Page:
There is much to respect and admire about what Jeff Nichols has done with Loving. However its incredibly restrained tactics and slow as molasses narrative kept it at a bit of an arms length for me emotionally. But Nicols’ methodology is no mistake. Loving purposefully emulates its subjects – Richard and Mildred Loving, both of whom are played to quiet perfection by Joel Edgerton and Ruth Negga – an interracial couple who accidentally change the course of post-Jim Crow American history when they become embroiled in a critical constitutional law case.
Just as Richard Loving wants little to no involvement in the various judicial procedures that are so violently dictating his life so too is Nichols’ film non-interventionist to its core. It does not lean on cheap narrative inventions. It tells its truth sans garish ornaments. The adaptation, also written by Nichols based on actual events that occurred between 1958 and 1967, is pure. It does not dress up events, which gives Loving a down-to-earth, real feeling. The stripped-back, real life qualities that make Loving seem so real though also make it kind of a slog to get through. That is, it’s as organic as a five dollar apple but similarly leaves you questioning its worth.
Nichols begins inauspiciously and without introduction, the no-frills beginning to a no-frills movie. The admirable launch sees the rotten-toothed Richard, an introverted day laborer slash mechanic by night, cozying up to lover Mildred. Their chemistry is potent if, like most of Loving, extremely restrained. When Richard proposes to an already impregnated Mildred, their joy is palpable. Its toothy. Genuine. Heart-rending. Warmth emanates from the screen.
When the pair find themselves arrested under obtuse anti-miscegenation laws in their home state of Virginia, one of the many still standing bastions of good ol’ American racism, that joy turns to fear. And anguish. There is something so spine-shakingly repulsive about the human impulse to divide and Nicols taps into that recurring human tendency almost nonchalantly. Growing up in Arkansas, in the belly of a red state, could not have hurt.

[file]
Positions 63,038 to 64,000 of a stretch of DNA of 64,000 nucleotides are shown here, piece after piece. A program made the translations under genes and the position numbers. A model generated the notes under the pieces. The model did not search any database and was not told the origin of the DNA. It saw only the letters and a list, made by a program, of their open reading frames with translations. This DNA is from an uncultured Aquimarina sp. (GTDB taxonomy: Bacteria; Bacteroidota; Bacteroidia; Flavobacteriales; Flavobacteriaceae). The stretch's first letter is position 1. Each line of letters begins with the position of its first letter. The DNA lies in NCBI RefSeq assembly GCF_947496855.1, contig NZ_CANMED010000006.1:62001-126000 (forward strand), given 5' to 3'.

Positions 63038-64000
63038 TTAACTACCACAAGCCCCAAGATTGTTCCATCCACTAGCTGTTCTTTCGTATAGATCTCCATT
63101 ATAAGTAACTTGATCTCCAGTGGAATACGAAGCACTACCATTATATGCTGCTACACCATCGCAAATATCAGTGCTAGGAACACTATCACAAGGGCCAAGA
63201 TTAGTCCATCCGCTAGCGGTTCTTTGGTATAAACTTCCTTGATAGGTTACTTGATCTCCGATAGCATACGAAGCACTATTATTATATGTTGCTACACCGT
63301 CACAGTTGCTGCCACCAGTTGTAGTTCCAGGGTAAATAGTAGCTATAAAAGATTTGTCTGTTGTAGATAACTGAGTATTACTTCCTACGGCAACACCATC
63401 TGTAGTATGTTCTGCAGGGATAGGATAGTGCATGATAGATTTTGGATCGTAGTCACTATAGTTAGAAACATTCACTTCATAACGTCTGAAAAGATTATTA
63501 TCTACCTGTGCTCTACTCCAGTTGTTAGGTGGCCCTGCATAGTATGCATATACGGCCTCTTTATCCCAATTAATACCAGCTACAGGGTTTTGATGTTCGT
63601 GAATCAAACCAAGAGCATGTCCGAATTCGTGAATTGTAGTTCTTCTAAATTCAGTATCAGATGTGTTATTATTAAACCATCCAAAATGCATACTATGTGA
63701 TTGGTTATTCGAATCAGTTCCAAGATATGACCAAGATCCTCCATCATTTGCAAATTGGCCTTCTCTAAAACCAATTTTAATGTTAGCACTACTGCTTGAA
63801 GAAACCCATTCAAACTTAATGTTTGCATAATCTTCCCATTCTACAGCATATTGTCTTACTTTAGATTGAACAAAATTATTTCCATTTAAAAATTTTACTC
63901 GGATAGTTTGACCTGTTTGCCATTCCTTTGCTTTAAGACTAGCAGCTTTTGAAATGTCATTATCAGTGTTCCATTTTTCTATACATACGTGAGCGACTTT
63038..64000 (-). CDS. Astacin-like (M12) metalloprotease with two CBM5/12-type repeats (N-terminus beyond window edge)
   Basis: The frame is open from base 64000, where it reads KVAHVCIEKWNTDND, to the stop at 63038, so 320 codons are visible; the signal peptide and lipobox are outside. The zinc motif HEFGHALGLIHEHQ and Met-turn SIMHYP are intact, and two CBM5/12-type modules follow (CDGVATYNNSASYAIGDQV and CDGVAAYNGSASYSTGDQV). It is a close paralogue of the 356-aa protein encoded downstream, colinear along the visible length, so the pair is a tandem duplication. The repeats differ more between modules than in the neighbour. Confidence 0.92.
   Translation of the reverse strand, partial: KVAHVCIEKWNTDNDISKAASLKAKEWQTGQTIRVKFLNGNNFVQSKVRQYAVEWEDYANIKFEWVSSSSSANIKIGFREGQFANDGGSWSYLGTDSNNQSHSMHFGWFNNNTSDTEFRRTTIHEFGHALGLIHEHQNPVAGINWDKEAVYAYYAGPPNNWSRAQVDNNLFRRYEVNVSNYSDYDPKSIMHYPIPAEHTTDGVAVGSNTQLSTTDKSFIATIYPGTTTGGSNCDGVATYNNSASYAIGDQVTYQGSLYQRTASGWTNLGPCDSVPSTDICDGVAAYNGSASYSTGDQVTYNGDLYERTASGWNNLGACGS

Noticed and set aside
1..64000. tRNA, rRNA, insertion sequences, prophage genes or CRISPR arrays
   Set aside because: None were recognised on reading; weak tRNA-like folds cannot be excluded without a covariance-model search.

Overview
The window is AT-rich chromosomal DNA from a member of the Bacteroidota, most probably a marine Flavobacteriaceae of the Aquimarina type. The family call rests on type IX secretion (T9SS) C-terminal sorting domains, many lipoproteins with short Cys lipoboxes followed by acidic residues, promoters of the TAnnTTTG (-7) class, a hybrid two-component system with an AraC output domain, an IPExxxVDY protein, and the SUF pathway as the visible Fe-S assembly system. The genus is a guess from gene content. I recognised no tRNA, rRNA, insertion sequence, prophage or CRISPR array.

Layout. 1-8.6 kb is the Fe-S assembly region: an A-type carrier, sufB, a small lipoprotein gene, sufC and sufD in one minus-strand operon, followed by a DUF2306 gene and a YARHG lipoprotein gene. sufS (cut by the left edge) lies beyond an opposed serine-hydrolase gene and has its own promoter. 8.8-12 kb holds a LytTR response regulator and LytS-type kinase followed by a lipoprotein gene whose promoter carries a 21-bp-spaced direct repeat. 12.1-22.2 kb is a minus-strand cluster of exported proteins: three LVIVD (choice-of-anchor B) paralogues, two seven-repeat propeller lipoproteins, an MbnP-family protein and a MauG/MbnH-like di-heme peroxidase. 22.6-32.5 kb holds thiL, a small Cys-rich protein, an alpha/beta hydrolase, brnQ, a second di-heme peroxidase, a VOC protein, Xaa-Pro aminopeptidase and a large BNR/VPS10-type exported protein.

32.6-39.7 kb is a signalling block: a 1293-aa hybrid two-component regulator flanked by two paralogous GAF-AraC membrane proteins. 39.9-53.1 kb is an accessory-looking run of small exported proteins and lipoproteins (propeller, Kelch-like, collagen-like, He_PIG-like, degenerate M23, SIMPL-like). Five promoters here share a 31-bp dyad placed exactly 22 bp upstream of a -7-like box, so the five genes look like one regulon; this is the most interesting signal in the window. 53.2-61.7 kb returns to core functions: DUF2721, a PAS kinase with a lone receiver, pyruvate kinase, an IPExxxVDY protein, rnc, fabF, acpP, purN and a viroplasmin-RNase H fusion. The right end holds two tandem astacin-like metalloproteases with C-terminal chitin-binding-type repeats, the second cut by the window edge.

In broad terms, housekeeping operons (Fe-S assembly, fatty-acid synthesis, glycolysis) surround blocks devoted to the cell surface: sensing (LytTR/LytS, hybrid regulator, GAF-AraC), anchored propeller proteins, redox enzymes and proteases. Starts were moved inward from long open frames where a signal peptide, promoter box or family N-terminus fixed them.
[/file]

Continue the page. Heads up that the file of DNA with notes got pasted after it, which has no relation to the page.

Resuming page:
In moments where townsfolk look upon Richard and Mildred, hate barely lassoed in their eyes, or local police bully, accost and target this poor couple who want nothing more than to be left in peace, there is alarming parallels to our nation that just voted to divide itself along racial, religious and gender lines. That the events that occur in Loving hold a mirror up to those occurring today is both shocking and disheartening. But it also provides flashes of hope. Hope that love can prevail in impossible circumstances. Hope that our government can correct itself if properly prodded. Hope in hope itself.
The performers sell the grief that comes to complicate their marriage with the self-control of seasoned actors. Gone are the flailing arms and loosened tears, replaced by muted resiliency and downtrodden acceptance of an ethnically torn America. As Richard retreats into himself, becoming almost a forced hermit made to live out his days in head-hung isolation, Mildred finds the courage to reach out to those who may be in a position to aid her. This eventually leads her to Nick Kroll‘s jejune lawyer Bernie Cohen.
Kroll seemed an odd choice to co-star in a historical biopic and that mismatch translates to the screen. He just doesn’t have a ton to offer. Nichols mainstay Michael Shannon on the other hand drifts in and out of the picture making a soft splash as he does so. He ultimately has little impact on the narrative though and seems like more “Michael Shannon needs a role in this” fluff than anything of great effect. As Mildred, Ruth Negga’s offering is breakout worthy however. She embodies the strength, stubbornness and resilience that defines Mildred and sells it ably. Negga has cropped up in small Hollywood roles – including in Duncan Jones’ reviled Warcraft – and has seen a small uptick in popularity from her role on AMC’s cultish Preacher but this is sure to catapult her into some form of legitimate stardom. And deservingly so. Edgerton is just about as good, but this is clearly Negga’s show.
For all the victories of Loving – all the tender, true moments and impressive, discreet thespian skill – it inspires one too many watch checks. Scenes drag on into pensive infinity. Act structure crumbles under the relative dearth of material to translate and one year crawls by at a time. In essence, the lack of showy moments is both a gift and a curse for Loving. It allows it to maintains credibility and authenticity at the cost of raw entertainment. Even establishing shots seem twice as long as they should be. Underlying the tedium there is poetry; a message that is somehow as important now as it was in the racially-charged 1960s and that is a message of love. And to quote the band that defined that era, love – it may seem – is all you need. Let us hope that is the case.
CONCLUSION: Jeff Nichols’ shows an abundance of restraint translating the true story of Richard and Mildred Loving, an interracial couple jailed for marrying. Though marked by great performances and admirable in avoiding the pratfalls of showy Oscar-leaning dramas, ‘Loving’ admittedly moves at a snail’s pace and may shake the interest of many viewers along the way for doing so.